CSS layout

At this point, we've looked at CSS fundamentals, how to style text, and how to style and manipulate the boxes that your content sits inside. Now it's time to look at how to correctly arrange your boxes in relation to the viewport as well as to one another. We've covered the necessary prerequisites, so let's dive deep into CSS layout, looking at such various features as: different display settings, positioning, modern layout tools like flexbox and CSS grid, and some of the legacy techniques you might still want to know about.


Before starting this module, you should already:

  1. Have basic familiarity with HTML, as discussed in the Introduction to HTML module.
  2. Be comfortable with CSS fundamentals, as discussed in Introduction to CSS.
  3. Understand how to style boxes.

Note: If you are working on a computer/tablet/other device where you don't have the ability to create your own files, you could try out (most of) the code examples in an online coding program such as JSBin or Glitch.


These articles will provide instruction on the fundamental layout tools and techniques available in CSS. At the end of the lessons is an assessment to help you check your understanding of layout methods by laying out a webpage.

Introduction to CSS layout

This article will recap some of the CSS layout features we've already touched upon in previous modules — such as different display values — and introduce some of the concepts we'll be covering throughout this module.

Normal flow

Elements on webpages lay themselves out according to normal flow - until we do something to change that. This article explains the basics of normal flow as a grounding for learning how to change it.


Flexbox is a one-dimensional layout method for laying out items in rows or columns. Items flex to fill additional space and shrink to fit into smaller spaces. This article explains all the fundamentals. After studying this guide you can test your flexbox skills to check your understanding before moving on.


CSS grid layout is a two-dimensional layout system for the web. It lets you lay content out in rows and columns, and has many features that make building complex layouts straightforward. This article will give you all you need to know to get started with page layout, then test your grid skills before moving on.


Originally for floating images inside blocks of text, the float property became one of the most commonly used tools for creating multiple column layouts on webpages. With the advent of flexbox and grid it has now returned to its original purpose, as this article explains.


Positioning allows you to take elements out of the normal document layout flow and make them behave differently, for example, by sitting on top of one another, or by always remaining in the same place inside the browser viewport. This article explains the different position values and how to use them.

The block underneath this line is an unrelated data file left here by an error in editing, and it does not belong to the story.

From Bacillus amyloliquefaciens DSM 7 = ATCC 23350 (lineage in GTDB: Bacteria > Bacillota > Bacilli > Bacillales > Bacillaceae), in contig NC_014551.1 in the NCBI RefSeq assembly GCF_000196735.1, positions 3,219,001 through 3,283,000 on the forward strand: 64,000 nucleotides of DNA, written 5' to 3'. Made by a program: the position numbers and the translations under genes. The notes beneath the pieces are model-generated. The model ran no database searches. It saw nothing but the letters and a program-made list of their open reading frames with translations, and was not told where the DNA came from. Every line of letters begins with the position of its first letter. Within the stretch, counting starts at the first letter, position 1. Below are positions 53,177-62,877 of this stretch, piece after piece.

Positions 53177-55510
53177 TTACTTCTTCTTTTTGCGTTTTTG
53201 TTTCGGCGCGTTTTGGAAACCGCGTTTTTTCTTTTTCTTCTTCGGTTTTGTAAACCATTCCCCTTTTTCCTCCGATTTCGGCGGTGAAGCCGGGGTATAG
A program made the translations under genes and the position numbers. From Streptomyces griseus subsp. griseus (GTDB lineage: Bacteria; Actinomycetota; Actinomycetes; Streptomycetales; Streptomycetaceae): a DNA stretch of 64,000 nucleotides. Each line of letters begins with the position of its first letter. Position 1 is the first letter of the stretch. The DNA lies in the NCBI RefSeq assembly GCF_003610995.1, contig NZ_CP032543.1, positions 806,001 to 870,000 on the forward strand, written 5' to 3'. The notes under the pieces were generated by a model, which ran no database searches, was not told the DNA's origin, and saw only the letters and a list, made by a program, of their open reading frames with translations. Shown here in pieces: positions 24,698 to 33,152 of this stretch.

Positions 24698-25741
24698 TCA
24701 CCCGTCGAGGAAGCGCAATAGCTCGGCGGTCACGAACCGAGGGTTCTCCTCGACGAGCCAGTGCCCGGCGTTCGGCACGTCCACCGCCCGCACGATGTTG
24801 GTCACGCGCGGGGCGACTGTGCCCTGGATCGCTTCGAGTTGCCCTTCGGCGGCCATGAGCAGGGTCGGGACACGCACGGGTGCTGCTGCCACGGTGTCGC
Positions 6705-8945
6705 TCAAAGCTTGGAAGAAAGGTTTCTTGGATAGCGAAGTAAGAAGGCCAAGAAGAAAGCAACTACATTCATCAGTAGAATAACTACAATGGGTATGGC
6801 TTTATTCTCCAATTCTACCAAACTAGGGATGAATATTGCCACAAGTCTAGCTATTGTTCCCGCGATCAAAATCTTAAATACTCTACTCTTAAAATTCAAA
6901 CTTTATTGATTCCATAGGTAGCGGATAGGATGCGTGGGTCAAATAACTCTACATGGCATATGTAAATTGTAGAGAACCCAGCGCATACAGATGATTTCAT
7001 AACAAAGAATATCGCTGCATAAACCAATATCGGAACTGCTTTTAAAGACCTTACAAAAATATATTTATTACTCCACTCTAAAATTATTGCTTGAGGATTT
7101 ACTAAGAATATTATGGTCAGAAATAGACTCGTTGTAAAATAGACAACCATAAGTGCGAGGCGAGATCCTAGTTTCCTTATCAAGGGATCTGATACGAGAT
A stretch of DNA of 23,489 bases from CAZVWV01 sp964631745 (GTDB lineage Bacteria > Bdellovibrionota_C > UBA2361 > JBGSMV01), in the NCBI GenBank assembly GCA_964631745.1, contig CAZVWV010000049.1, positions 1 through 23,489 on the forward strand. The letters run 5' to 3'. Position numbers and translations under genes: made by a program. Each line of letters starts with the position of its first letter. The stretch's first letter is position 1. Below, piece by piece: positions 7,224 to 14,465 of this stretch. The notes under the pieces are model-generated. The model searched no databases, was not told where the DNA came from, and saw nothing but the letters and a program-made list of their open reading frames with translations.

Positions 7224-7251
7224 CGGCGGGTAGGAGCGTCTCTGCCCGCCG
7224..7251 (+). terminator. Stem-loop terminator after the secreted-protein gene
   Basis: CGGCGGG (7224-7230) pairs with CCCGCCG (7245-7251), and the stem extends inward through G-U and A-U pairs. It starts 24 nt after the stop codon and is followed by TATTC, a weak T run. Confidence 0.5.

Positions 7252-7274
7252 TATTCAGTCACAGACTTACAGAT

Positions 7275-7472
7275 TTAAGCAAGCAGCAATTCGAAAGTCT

Multiple-column layout

The multiple-column layout specification gives you a method of laying content out in columns, as you might see in a newspaper. This article explains how to use this feature.

Responsive design

As more diverse screen sizes have appeared on web-enabled devices, the concept of responsive web design (RWD) has appeared: a set of practices that allows web pages to alter their layout and appearance to suit different screen widths, resolutions, etc. It is an idea that changed the way we design for a multi-device web, and in this article we'll help you understand the main techniques you need to know to master it.

Beginner's guide to media queries

The CSS Media Query gives you a way to apply CSS only when the browser and device environment matches a rule that you specify, for example, "viewport is wider than 480 pixels". Media queries are a key part of responsive web design because they allow you to create different layouts depending on the size of the viewport. They can also be used to detect other features of the environment your site is running on, for example, whether the user is using a touchscreen rather than a mouse. In this lesson, you will first learn about the syntax used in media queries, and then you will use them in an interactive example showing how a simple design might be made responsive.

Legacy layout methods

Grid systems are a very common feature used in CSS layouts. Prior to CSS grid layout, they tended to be implemented using floats or other layout features. You'd first imagine your layout as a set number of columns (e.g., 4, 6, or 12), and then you'd fit your content columns inside these imaginary columns. In this article, we'll explore how these older methods work so that you understand how they were used if you work on an older project.

Supporting older browsers

In this module, we recommend using flexbox and grid as the main layout methods for your designs. However, there are bound to be visitors to a site you develop in the future who use older browsers, or browsers which do not support the methods you have used. This will always be the case on the web — as new features are developed, different browsers will prioritize different features. This article explains how to use modern web techniques without excluding users of older technology.


The following assessment will test your understanding of the CSS layout methods covered in the guides above.

Fundamental layout comprehension

An assessment to test your knowledge of different layout methods by laying out a webpage.

See also

Practical positioning examples

This article shows how to build some real-world examples to illustrate what kinds of things you can do with positioning.

CSS layout cookbook

The CSS layout cookbook aims to bring together recipes for common layout patterns, things you might need to implement in your sites. In addition to providing code you can use as a starting point in your projects, these recipes highlight the different ways layout specifications can be used and the choices you can make as a developer.